Solid Tumors

In several case studies, patients with SLE were found to develop various cancers including, lung, breast, gastrointestinal and gynecological [5, 6, 10-16, 44, 45].

Two of the SLE-cancer cohorts [12, 15] have no indication of an increased risk of solid tumors among patients with SLE. However, the data from Danish SLE cohort [16] have shown a significantly increase risk for hepatoma (RR = 8), lung cancer (RR = 1.9) and cancers of the vulva/vagina (RR = 5.7). However, this cohort included only SLE patients who were hospitalized. Patients followed-up only at out patient clinics were not included. Therefore, the increased risk of hepatoma, lung cancer and malignancies of the vulva and vagina in this cohort may be the result of a selection bias. In the second study [13], an increased risk of soft-tissue sarcoma (RR 49, CI 6, 177) was observed. However, these data were based only on 2 cases of soft-tissue sarcoma and the clinical significance of this finding is not clear. A thorough search of the literature has not revealed a similar association between SLE and soft-tissue sarcomas.

An increased risk of cervical cancer among patients with SLE has been suggested in a small series of patients [8, 9]. Other studies have indicated an increased frequency of cervical atypia and cervical intraepethilial neoplasia [46-47].

Urinary bladder cancer and squamous cell carcinoma (SCC) were found to be associated with SLE. A strong association was suggested between bladder cancer and treatment with cyclophosphamide for SLE [48], However, in 5- and 10-year follow-up studies, none of 38 patients with lupus nephritis who were treated with cyclophosphamide developed bladder cancer [49-50],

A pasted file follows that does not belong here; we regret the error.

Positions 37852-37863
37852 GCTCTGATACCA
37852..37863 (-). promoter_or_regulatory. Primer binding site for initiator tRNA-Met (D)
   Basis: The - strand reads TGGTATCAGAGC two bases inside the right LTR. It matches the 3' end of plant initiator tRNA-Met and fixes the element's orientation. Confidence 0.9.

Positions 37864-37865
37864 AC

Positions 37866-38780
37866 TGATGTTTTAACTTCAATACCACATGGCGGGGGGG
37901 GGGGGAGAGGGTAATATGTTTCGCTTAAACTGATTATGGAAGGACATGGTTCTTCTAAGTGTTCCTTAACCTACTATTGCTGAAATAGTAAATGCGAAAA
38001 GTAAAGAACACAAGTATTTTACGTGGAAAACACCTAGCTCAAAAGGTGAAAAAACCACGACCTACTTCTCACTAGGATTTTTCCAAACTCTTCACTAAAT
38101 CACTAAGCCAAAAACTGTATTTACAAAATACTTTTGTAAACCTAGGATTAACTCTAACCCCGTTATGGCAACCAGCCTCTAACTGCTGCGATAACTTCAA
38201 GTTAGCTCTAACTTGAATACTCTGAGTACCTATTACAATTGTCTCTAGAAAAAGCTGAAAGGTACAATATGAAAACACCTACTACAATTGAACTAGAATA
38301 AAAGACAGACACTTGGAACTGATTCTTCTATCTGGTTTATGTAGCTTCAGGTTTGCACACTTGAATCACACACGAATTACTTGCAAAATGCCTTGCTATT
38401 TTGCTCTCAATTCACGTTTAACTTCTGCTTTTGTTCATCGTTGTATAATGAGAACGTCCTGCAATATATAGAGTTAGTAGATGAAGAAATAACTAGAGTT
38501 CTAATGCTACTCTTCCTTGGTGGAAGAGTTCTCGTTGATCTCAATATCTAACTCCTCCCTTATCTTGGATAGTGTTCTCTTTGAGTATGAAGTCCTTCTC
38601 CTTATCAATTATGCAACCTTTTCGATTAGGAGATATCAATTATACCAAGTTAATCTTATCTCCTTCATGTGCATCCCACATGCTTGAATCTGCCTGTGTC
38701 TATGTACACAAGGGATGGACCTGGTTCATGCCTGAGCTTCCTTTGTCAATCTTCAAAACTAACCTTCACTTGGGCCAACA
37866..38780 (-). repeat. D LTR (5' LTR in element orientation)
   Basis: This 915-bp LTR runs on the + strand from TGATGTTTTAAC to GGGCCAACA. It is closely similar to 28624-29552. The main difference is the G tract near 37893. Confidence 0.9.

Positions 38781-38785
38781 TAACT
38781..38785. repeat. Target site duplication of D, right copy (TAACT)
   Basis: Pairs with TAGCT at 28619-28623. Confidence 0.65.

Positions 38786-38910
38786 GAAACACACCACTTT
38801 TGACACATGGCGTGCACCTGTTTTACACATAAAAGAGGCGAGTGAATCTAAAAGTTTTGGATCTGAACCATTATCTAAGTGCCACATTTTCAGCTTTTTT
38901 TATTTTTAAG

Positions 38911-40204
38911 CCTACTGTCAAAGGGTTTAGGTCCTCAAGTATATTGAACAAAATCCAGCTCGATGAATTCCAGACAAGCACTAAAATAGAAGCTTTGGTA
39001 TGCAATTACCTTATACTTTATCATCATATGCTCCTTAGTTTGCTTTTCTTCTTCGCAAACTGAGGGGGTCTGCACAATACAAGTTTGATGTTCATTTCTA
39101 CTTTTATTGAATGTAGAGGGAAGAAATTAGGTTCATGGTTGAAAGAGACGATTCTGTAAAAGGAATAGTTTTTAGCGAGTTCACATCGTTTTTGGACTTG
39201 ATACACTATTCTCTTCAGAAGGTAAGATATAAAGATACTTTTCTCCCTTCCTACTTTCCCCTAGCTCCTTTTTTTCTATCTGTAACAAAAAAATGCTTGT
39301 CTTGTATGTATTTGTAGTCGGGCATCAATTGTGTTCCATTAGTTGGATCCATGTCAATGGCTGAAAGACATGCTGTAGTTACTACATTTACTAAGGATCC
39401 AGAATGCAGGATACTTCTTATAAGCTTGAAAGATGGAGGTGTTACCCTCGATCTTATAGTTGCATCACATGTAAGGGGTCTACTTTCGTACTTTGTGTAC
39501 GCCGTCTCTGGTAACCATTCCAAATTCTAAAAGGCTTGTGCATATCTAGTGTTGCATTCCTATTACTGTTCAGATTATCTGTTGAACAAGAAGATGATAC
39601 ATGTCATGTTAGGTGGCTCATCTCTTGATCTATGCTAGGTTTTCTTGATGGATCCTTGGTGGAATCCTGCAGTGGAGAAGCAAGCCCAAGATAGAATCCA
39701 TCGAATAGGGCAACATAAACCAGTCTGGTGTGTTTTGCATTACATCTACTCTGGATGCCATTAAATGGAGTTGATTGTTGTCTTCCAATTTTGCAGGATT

Patients with chronic discoid lesions were reported to develop SCC of the skin inside the discoid rash [51]. The SCC lesions in patients with SLE were reported to be multiple and highly fatal [52]. Dabaki et al. [51] described 2 SLE patients who developed SCC of the skin. The first patient was white and his SCC of the skin was rapidly metastatic. The second patient was black and had developed SCC at seven different sites over his skin.

The association between thymoma and autoimmunity is of a great interest [53], SLE has been associated with thymoma. SLE may develop concurrently or subsequently to thymoma. It has been reported that more than 30% of patients with thymoma develop autoimmune diseases including, myasthenia gravis, pure red cell aplasis, pemphigus and SLE. Thymectomy may result in regression of the autoimmune diseases [53] in a large number of the patients.

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